Title: A simple method for screening antimicrobial compounds with application to horticultural crops Author
Submitted to: Letters in Applied Microbiology
Publication Type: Peer Reviewed Journal
Publication Acceptance Date: December 8, 2008
Publication Date: June 1, 2009
Citation: Narciso, J.A. 2009. A simple method for screening antimicrobial compounds with application to plant disease and fruit quality. Letters in Applied Microbiology. 48:548-553. Interpretive Summary: In order to find compounds that are effective against specific microorganisms, screening methods are undertaken. The majorities of these tests are accomplished in a petri dish using methods such as the disc assay or agar diffusion, and have no relation to the activity of the compound on the surface on which it will be applied. The method described in this paper takes these screens one step closer to in vivo studies by applying the experimental compound onto the surface to be protected, and not just in the petri dish, under aseptic and controlled conditions.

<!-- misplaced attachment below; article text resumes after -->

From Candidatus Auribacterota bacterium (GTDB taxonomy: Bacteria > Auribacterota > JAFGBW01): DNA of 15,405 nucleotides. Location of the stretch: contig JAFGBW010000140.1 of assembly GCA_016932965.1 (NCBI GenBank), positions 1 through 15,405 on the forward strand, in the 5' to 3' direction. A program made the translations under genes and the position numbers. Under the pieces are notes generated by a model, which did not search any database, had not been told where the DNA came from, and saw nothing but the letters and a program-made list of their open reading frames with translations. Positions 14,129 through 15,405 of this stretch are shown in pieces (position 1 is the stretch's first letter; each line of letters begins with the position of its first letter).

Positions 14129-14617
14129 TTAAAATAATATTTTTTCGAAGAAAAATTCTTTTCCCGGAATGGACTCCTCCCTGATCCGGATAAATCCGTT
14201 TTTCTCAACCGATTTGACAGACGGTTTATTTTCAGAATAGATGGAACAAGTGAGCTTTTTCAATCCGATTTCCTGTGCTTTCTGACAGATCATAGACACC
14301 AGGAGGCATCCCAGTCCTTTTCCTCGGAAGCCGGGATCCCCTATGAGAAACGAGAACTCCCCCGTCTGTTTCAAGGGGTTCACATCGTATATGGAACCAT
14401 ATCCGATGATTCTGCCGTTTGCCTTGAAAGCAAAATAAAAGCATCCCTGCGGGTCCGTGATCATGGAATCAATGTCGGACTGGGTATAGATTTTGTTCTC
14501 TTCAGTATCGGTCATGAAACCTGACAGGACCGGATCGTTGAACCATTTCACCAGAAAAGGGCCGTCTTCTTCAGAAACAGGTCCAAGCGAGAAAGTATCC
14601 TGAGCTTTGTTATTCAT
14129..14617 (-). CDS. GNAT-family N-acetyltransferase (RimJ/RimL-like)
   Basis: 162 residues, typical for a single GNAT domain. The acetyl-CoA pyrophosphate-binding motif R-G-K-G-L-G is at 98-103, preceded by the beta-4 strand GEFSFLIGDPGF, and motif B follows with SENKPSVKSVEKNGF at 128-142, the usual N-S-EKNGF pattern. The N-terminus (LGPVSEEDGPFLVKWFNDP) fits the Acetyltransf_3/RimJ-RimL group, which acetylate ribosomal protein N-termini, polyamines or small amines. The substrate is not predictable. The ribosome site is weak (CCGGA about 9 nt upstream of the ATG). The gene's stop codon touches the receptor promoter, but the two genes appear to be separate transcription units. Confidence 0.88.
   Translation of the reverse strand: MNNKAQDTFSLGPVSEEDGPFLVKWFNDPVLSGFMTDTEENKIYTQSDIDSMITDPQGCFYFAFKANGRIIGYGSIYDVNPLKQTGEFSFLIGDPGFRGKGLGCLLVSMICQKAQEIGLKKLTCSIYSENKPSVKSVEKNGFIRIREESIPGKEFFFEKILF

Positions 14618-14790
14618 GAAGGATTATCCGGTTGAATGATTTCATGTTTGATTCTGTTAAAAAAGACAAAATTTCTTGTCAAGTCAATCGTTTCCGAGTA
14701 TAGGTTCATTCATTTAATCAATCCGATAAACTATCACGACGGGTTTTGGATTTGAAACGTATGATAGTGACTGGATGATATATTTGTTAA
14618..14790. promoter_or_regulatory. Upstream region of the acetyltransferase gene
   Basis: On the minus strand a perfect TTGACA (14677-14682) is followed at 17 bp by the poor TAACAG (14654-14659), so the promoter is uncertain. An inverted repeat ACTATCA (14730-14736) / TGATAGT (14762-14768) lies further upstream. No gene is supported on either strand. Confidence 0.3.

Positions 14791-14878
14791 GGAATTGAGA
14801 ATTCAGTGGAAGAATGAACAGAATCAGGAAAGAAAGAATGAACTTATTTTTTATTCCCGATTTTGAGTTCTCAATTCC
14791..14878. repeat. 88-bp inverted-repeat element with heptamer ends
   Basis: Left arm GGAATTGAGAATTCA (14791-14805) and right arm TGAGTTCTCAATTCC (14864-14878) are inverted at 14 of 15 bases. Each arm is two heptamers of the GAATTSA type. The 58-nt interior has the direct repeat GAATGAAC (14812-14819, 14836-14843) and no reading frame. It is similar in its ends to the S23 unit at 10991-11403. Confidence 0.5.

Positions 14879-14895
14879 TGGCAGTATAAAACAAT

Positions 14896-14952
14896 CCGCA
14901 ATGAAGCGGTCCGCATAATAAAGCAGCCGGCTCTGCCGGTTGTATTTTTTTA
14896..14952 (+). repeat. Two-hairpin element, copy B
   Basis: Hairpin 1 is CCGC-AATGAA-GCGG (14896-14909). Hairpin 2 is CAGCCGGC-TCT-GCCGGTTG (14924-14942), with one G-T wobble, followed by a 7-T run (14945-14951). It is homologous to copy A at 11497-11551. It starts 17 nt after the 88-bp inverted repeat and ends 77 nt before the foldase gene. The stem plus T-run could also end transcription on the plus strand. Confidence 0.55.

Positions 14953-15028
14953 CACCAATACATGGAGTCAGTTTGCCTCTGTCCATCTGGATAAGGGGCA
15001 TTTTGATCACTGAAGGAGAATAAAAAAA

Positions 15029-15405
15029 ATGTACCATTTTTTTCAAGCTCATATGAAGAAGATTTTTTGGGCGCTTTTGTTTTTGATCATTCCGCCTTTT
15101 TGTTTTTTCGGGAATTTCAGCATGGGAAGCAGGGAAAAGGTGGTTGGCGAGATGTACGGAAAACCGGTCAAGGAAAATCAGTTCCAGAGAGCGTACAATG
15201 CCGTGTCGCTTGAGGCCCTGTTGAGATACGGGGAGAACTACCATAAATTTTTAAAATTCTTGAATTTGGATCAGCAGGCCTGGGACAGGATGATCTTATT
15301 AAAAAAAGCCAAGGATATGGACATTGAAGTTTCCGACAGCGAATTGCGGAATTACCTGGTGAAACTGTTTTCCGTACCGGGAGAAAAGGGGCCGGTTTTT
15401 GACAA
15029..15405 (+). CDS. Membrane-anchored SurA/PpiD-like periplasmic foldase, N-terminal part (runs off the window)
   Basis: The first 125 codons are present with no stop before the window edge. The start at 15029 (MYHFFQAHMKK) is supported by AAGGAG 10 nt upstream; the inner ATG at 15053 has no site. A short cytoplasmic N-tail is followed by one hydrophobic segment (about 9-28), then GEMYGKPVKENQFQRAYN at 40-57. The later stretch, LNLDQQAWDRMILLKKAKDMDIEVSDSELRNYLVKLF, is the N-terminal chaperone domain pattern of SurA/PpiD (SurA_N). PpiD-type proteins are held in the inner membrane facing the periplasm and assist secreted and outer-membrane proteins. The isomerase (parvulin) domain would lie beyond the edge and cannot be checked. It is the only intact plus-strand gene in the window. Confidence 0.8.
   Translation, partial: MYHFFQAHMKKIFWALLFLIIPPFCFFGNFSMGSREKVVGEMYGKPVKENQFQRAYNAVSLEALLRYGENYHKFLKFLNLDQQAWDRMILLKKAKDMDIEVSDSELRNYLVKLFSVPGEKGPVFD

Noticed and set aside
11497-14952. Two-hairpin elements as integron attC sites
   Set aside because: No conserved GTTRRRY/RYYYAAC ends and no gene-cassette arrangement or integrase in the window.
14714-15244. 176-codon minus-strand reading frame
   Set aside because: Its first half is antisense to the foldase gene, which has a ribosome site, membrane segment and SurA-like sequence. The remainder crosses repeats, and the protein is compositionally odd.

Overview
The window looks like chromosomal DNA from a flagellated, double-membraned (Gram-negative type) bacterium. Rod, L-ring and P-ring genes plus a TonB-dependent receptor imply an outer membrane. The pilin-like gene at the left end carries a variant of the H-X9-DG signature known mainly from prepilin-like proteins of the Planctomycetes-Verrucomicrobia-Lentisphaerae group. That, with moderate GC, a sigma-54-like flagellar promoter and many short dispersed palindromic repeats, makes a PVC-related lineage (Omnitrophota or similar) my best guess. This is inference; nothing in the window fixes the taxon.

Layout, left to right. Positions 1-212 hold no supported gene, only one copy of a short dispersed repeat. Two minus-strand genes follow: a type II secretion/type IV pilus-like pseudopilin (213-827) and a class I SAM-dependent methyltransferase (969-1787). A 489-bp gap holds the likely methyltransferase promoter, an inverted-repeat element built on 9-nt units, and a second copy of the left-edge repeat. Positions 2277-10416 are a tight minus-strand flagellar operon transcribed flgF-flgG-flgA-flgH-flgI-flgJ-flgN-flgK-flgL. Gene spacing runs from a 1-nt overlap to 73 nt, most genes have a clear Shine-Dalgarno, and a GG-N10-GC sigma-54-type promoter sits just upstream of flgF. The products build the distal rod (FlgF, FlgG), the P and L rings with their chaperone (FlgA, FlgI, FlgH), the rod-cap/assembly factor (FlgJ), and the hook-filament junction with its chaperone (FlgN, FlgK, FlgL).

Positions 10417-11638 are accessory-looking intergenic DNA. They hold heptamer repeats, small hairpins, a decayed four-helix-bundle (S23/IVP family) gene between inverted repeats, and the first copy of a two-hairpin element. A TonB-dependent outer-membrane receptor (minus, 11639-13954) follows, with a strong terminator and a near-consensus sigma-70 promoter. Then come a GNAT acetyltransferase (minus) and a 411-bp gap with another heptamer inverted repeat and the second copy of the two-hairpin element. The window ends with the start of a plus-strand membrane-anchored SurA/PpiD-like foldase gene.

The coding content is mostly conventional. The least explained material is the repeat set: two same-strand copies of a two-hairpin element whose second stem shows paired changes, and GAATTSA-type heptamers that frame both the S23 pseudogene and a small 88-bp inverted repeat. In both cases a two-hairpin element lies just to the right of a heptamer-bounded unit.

Technical Abstract: It is often difficult to extrapolate information obtained under laboratory conditions to the field. This is especially true in the case of translating reactions between microorganisms grown in a Petri dish with experimental antimicrobials, and using these experimental compounds in commercial applications. Often large volumes of fruit or other natural materials (e.g. leaf or wood tissues) are used for a virtually untested protocol and result in a large expenditure of time and materials. An intermediate method, where experimental compounds could be tested on a specific commodity without expending large quantities of either fruit or experimental compound, would be practical and economical. A method such as this was developed at the Citrus and Subtropical Product Labs in Winter Haven, and employs the use of a small experimental chamber in which pieces of natural materials (e.g. fruit) are tested with experimental compounds. These results are more analogous to what happens in the field than the laboratory dish.